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EDIT: Thank you for the responses, which are helpful, but I'm not sure they're getting at the core of my problem. In some cases it would be nice to simply select the lower of the lists and then add the values accordingly, but in THIS case I actually want to treat uneven lists as though the shorter list had zero values for the values it was missing. So I want [1, 2, 3] + [1, 2] to function as [1, 2, 3] + [1, 2, 0]. I don't think zip, or reversing my operator, will accomplish this.

I'm trying to create a function that adds the corresponding values of two lists and returns a new list with the sums of each of the indices of the two original lists:

def addVectors(v1, v2):
    print(v1[0], v1[1], v2[0])
    newVector = []
    if len(v1) > len(v2):
        for index in range(len(v1)):
            newVector[index] += v1[index] + v2[index]
        for index in range(len(v2)):
            newVector[index] += v2[index] + v1[index]
    return newVector

addVectors([1, 2, 3], [1, 2])

Yet I'm getting an error stating that the list index is out of range? Not sure what I'm doing wrong in this seemingly simple program....

share|improve this question
What should be done with the 3 value? Your lists are of unequal length, so 3 has no corresponding value. – cdhowie Sep 20 '12 at 21:10
Right, that is one problem . . . is there an equivalent to the .get method for dictionaries, where I can specify an index to look for but give a default value if it is undefined? Or will I have to use more conditional logic? But my program is crashing before it even gets to that point. It prints "index" once, then it says the assignment index is out of range at some point when it is doing the newVector[index] = v1[index] + v2[index] code. – user1427661 Sep 20 '12 at 21:13
See also this question for the general case (more than two lists) – Tim Pietzcker Sep 20 '12 at 21:14
@user1427661 It's generally more advisable to raise an error if you're given two lists of unequal length. This usually indicates a logic error before your function was even called, and the programmer would probably like to know this instead of your function ignoring the potential problem. – cdhowie Sep 20 '12 at 21:16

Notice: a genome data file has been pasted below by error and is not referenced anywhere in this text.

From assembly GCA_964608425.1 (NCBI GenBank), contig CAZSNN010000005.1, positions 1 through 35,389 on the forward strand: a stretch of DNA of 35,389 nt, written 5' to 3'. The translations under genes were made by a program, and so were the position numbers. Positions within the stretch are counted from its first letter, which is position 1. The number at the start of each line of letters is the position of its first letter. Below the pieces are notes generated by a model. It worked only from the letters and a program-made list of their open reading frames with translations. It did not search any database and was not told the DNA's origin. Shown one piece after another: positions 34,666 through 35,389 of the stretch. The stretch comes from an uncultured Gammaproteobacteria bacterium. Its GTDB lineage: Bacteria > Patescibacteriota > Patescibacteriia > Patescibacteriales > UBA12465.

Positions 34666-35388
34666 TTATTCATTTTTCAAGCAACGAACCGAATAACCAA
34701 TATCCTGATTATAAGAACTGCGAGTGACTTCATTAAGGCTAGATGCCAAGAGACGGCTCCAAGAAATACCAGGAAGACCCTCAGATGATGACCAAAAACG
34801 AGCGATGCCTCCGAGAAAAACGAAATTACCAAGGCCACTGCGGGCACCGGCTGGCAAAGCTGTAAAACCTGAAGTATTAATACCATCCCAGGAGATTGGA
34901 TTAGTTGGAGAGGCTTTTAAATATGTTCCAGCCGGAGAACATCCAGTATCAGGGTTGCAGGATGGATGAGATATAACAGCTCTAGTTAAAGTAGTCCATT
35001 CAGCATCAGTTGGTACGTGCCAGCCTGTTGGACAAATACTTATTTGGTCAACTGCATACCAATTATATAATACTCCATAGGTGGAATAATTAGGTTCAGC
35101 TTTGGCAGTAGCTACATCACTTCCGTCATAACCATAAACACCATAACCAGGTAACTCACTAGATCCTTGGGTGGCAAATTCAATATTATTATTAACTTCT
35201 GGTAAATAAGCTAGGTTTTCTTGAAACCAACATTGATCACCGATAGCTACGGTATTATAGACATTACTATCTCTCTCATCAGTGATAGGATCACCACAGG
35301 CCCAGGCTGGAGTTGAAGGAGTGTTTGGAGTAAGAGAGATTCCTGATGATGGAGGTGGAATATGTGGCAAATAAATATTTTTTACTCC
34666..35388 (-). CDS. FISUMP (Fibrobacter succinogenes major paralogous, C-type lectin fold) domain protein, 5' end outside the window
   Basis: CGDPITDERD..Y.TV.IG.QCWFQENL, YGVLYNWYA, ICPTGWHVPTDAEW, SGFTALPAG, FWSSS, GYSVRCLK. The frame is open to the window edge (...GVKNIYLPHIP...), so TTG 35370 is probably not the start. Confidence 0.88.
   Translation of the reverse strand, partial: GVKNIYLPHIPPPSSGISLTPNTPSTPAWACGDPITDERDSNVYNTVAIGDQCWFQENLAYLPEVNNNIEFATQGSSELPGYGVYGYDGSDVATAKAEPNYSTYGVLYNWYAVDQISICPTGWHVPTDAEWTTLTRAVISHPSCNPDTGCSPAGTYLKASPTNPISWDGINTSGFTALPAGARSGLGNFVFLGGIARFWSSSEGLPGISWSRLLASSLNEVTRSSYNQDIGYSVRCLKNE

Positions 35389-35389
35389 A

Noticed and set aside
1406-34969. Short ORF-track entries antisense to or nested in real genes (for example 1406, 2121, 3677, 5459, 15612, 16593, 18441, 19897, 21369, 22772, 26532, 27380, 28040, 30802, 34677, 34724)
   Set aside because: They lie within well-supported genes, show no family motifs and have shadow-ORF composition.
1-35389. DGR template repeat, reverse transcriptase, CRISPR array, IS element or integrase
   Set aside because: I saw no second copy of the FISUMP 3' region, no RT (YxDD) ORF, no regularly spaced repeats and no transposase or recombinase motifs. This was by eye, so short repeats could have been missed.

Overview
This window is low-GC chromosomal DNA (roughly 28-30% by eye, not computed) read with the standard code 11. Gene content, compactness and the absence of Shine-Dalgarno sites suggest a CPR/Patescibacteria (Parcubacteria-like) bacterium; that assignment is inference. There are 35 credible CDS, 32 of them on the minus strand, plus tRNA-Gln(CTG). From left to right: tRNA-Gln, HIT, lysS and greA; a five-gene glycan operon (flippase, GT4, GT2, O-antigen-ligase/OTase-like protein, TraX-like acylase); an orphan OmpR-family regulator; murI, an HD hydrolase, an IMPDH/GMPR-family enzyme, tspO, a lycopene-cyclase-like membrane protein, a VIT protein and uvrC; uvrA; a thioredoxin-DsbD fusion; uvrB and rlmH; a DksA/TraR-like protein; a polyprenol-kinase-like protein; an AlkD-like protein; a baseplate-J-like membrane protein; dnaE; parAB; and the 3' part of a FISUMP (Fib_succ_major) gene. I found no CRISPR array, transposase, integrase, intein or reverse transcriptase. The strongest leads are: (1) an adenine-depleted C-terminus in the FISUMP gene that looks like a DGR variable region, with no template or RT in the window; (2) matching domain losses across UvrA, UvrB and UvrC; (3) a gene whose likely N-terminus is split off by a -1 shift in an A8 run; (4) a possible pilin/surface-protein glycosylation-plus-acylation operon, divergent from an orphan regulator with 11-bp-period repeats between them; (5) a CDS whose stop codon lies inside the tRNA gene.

@cdhowie: Not necessarily. For example, if zip is given two lists of unequal length, it goes to the shorter one. – David Robinson Sep 20 '12 at 21:18
up vote 6 down vote accepted

You probably meant to change the line:

if len(v1) > len(v2):


if len(v1) < len(v2):

That way, you are iterating to the number of elements in v1 when v1 is shorter, which prevents you from going over the edge.

Note that this would also throw an error because newVector is a list of length 0 and you are accessing outside of its range. You'd have to change

newVector[index] += v1[index] + v2[index]


newVector.append(v1[index] + v2[index])

However, note that this can be done much more simply as:

def addVectors(v1, v2):
    return map(sum, zip(v1, v2))

ETA: To pad the list with zeros, do:

import itertools
def addVectors(v1, v2):
    return map(sum, itertools.izip_longest(v1, v2, fillvalue=0))

For example:

addVectors([1, 2, 3, 4, 5], [1, 2])
# [2, 4, 3, 4, 5]
share|improve this answer

Why not just use this?

def sum_lists(a, b):
    return [x[0] + x[1] for x in zip(a, b)]

sum_lists([1, 2, 3], [4, 5, 6])    # -> [5, 7, 9]
share|improve this answer

You compare the lengths of the list, which is correct. But then you change the required operations. I.e. when list1 is longer than list2, you should only loop over the elements for the length of list2.

share|improve this answer

To fill the lists of uneven length, you can use itertools:

>>> import itertools
>>> map(sum, itertools.izip_longest([1,2,3], [1,2], fillvalue = 0))
[2, 4, 3]
share|improve this answer

Your problem lies here:

if len(v1) > len(v2):
    for index in range(len(v1)):
        newVector[index] += v1[index] + v2[index]

You ensure that len(v1) > len(v2), but then iterate over range(len(v1)).

In your example, you're trying to access v2[2], which doesn't exist.


In response to your edit, you could use something like this:

def addVectors(v1, v2):
    if len(v1) > len(v2):
        map(sum, zip(v1, v2)).extend(v1[len(v2):])
        map(sum, zip(v1, v2)).extend(v2[len(v1):])
share|improve this answer

Your IndexError is because you're trying to write to newVector[index] when newVector is an empty list. You need to either initialize it to a bunch of zeros, or use append instead.

>>> first = [1,2,3]
>>> second = [1,2]
>>> output = []
>>> for i, item in enumerate(first):
...   additional = second[i] if i < len(second) else 0
...   output.append(item + additional)
>>> output
[2, 4, 3]

And to ensure that len(first) > len(second), you can do something like this:

first, second = first, second if len(first) > len(second) else second, first
share|improve this answer

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